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Posts tagged ‘Israel’

At The Very Source…..

The Source” by James Michener is one of my all-time favorites; it’s a book I go back to after years and years and it embraces me like an old friend who still has more tales to tell, despite my having visited it many times previously! It’s one of my personal bibles and stands up there with my absolute devotion for the likes of Pride and Prejudice, East of Eden and To Kill a Mockingbird. While one can debate whether its literary significance is as profound as the other titles that I listed, there can be no denying that the book does come back again and again with some hard-hitting questions, asking us to question what do we mean when we refer to our “God”, the right and wrongs and the journey of two races born of the same land, caught in a quest of independence over 2000 years.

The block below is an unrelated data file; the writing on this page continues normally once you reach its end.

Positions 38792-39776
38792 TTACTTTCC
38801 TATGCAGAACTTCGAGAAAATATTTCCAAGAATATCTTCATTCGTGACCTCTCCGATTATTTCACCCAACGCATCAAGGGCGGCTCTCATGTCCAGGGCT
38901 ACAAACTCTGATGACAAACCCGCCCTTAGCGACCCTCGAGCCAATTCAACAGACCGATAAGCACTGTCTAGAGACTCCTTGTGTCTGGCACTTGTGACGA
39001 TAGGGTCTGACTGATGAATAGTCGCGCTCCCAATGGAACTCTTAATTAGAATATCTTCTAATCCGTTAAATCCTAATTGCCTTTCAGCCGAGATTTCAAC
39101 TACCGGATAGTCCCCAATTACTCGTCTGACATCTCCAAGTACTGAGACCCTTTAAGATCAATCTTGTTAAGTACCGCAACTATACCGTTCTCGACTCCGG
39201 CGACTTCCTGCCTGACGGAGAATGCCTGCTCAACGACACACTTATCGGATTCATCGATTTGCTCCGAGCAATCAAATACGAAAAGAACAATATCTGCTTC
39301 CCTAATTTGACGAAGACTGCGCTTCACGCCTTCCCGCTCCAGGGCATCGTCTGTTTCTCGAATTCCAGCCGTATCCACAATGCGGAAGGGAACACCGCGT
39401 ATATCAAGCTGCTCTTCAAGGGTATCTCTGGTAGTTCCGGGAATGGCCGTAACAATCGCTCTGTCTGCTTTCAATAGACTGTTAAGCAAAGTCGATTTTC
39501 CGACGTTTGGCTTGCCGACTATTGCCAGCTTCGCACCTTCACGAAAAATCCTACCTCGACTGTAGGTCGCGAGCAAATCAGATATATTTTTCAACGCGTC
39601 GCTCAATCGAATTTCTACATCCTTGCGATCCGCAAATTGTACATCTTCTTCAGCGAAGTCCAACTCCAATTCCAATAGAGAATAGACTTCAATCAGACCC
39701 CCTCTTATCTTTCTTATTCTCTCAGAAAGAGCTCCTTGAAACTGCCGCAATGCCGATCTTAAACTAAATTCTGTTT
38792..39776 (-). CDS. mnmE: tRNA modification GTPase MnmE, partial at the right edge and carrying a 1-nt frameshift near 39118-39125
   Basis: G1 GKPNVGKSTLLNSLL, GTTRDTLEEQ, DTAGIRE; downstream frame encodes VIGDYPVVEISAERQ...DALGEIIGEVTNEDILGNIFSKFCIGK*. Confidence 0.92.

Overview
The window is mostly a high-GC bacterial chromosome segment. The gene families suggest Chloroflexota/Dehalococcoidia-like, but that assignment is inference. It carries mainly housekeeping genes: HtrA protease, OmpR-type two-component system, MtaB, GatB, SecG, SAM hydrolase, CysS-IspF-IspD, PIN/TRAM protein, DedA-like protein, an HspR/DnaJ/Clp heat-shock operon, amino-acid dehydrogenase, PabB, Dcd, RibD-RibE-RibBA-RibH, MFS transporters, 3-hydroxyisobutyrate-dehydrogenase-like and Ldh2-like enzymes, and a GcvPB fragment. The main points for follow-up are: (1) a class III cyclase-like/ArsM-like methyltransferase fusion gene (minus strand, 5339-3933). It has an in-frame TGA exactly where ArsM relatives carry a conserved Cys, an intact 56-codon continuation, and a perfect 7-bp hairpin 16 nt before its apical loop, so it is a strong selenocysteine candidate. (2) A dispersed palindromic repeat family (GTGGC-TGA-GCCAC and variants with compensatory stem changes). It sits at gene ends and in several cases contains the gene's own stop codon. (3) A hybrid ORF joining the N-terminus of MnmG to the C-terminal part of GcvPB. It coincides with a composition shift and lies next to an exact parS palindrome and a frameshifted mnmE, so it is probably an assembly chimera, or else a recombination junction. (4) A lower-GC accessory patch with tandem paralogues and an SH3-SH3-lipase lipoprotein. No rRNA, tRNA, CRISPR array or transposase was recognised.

The Source begins with John Cullinane arriving at Makor, an archeological site in Israel to begin digging ostensibly for a Crusader’s castle but actually to find the very foundation of Makor which in old Hebrew means Source. He is joined here by Dr. Vered Bar-EL, Dr. Ilan Eliav and Jamail Tabari. As the excavations get underway, John tries to better understand the history of Jews and Israel and how both could not be taken as synonymous. With the archeologists finding artifacts after artifacts, the novel reverts through the earliest mankind when the cavemen walked on Makor and the family of Ur began a more settled existence with farms and house of mud replacing hunting and caves. As the family of Ur begins to gain more and more success in their endeavors whether its improvement of crops or weapons, the beginning of the concept of “God” and forces that are beyond man’s control start to take root in the family of Ur, thus beginning not only the way of live that would later evolve to modern world but also the concept of religion and fate, that is to grip mankind’s consciousness forever. The novel, in true Michener style, then moves forward by a couple of centuries and each chapter touches upon some of the greatest event in the history of the region, involving the Hebrews, the Cannans and later the Jews, Christians and Arabs – whether it’s the cult of El Shaddai, in the Bronze age or, the deportation of Jews to Babylon, the rule of King David and Herod, the Muslim conquest and the Crusade and finally the in twilight of the Ottoman Empire. All through the ages, the events are intertwined into the story of family of Ur and his descendants and interplay with the present day and the artifacts that are discovered at the site. The novel takes a sweeping look at the rise and fall of fortunes of the family of Ur as they struggled, converted, dispersed and again came together in land of Makor.